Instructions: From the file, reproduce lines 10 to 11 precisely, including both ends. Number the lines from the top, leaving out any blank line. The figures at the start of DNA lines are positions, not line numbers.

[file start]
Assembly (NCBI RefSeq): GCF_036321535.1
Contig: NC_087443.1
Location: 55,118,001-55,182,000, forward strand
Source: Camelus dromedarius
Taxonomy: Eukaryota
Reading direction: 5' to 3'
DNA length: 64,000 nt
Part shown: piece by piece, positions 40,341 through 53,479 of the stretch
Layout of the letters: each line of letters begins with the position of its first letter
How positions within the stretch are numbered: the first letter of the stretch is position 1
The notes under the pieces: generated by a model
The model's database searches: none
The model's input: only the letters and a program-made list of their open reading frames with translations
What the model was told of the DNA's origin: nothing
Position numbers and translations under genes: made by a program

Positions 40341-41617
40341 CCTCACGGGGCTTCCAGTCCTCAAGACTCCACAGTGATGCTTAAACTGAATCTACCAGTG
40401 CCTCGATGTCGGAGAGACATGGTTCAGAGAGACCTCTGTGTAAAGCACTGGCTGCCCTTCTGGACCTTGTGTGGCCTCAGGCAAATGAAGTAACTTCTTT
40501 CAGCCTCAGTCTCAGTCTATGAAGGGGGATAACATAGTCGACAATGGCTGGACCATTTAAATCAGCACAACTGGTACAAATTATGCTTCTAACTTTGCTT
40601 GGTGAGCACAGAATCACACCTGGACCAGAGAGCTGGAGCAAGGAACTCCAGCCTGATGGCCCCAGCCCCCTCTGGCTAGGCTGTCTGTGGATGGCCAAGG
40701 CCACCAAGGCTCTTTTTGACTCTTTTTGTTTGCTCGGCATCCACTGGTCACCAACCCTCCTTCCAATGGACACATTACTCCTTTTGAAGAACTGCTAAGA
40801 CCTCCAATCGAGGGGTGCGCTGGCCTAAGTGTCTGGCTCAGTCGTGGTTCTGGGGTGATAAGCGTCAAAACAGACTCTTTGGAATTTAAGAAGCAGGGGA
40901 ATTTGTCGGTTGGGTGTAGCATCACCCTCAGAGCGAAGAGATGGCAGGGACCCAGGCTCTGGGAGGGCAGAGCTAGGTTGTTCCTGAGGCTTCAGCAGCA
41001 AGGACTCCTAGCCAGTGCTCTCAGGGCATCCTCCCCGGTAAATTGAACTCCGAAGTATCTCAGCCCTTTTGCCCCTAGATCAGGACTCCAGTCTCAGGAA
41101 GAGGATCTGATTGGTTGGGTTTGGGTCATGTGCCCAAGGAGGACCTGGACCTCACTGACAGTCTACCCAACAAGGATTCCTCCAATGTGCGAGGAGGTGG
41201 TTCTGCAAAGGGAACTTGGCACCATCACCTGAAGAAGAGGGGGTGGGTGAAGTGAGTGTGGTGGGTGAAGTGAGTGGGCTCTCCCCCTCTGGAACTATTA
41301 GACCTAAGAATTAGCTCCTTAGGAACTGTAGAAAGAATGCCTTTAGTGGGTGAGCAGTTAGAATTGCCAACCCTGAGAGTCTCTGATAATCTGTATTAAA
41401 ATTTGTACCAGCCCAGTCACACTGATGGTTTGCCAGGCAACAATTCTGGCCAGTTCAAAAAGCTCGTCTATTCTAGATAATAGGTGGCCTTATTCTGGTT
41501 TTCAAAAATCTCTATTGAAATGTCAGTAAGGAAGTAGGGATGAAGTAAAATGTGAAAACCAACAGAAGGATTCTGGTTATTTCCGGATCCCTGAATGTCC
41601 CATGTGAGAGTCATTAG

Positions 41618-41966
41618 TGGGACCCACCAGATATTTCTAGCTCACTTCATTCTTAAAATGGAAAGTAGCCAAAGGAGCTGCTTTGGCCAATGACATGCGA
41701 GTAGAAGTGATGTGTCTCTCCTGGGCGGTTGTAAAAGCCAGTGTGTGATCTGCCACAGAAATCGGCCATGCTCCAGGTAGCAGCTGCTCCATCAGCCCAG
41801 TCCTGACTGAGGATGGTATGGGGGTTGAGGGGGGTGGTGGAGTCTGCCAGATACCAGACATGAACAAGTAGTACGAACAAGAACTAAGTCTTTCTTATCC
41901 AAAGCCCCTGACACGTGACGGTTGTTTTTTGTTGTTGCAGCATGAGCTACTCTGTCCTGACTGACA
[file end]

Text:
How positions within the stretch are numbered: the first letter of the stretch is position 1
The notes under the pieces: generated by a model